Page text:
candlestick

August 1843-March 1844


The Collected Letters, Volume 17


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TC TO EDWARD FITZGERALD ; 22 March 1844; DOI: 10.1215/lt-18440322-TC-EF-01; CL 17: 316-317


TC TO EDWARD FITZGERALD

Chelsea, 22 March, 1844—

Dear Fitzgerald,

Thanks for the Plan of Winceby; which is really something, and will suffice me for that, if I even get no more!1 I have no doubt whatever that ‘Slash Field’ is the actual place: the silence of our Pamphlets as to the ‘rising ground’ is nothing, so careless are they; and the fact itself is all right, for Dalgetty (Sir John Henderson,2 who was a very cunning fellow) would naturally take the best ground he could possibly get, the night before. This ‘rotten ground’ therefore is a second hill that Oliver had to force (not without knocks); his first hill, as your memory now gone to Dr. Cookson mentions, was at Gainsborough. ‘Slash Lane’ is clearly the line of Dalgetty's flight, where a great many were killed (above 100 I think), and multitudes taken sticking in the quagmires.

The ‘bones, skeletons, and spurs’ imbedded in the marle will do extremely well; only I know not what to make of the ‘earthen jars,’3—these Cromwell of a surety did not bring to that locality! Neither does the place seem to be Roman. But it may be Norse-Pagan; Wonsby, Wodan's Town,4 and an old place of sacrifice. What kind of thing are or were the jars?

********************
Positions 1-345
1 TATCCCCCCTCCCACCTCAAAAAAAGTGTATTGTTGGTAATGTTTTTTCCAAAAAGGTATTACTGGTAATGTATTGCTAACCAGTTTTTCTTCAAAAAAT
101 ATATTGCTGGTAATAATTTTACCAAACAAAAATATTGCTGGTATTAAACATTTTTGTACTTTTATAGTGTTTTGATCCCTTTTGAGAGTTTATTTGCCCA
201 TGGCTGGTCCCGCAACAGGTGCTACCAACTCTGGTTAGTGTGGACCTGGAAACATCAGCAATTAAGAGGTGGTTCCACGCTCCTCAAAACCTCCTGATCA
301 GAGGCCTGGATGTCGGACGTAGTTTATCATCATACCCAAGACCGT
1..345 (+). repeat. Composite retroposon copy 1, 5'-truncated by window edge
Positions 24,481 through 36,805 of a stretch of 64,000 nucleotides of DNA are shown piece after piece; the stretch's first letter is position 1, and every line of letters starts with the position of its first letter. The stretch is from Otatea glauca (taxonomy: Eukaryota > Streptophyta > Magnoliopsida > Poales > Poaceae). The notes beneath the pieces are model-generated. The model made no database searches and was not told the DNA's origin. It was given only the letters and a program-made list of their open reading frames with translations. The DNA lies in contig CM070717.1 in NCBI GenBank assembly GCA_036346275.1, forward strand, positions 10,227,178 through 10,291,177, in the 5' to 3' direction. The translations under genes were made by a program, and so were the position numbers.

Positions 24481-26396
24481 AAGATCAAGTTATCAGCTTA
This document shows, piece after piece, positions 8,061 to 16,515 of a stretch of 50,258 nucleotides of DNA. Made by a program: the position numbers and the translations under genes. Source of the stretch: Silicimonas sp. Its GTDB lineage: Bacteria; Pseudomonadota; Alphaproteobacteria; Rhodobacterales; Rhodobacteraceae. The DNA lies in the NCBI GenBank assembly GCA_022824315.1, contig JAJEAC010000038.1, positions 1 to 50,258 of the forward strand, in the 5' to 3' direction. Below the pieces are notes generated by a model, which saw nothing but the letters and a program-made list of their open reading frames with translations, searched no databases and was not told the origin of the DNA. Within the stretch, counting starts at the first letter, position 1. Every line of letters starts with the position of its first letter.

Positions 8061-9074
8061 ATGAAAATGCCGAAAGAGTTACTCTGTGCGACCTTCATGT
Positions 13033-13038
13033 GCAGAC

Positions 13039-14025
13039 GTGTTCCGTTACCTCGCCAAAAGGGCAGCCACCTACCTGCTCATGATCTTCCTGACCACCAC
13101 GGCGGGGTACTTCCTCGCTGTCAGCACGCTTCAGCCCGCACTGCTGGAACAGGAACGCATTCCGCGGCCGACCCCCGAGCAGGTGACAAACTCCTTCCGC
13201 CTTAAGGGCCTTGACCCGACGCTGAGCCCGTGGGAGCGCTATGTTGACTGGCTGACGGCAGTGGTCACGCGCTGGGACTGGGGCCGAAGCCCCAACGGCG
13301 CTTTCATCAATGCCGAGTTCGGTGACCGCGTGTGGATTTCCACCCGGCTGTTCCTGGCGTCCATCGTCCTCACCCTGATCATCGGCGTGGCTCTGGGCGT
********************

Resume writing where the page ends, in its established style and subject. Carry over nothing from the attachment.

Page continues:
You will therefore congratulate Miss Charleston; who really is a famous girl,—and ought to be courted, I should say, by any man at liberty for such enterprises.5 If any of her slaves could by and by go to the Top of Bolingbroke Hill (where the Soldier Saints started),6 and tell us what kind of outlook there is there, what church-steeples, woods, black or drab-coloured streamlets one sees, and whether by probability the Country was fenced in those days towards Winceby, and if so what roads there were,—we should have the whole matter before us, and make a handsome end of Winceby.—If Gainsborough and Grantham turn out as well, it will be worth while to have written.

You will give us your answer to this by word of mouth?7—I am still in Cimmerian darkness8 as to my ulterior Cromwellean operations; but I hold on, and occasionally there is a glimmer as if night would by and by grow twilight or dawn,—in which at least cat's eyes, sharpened by desire, might see something.

We have not seen Thackeray yet, but hear he is in Town.9

Yours with many thanks

T. Carlyle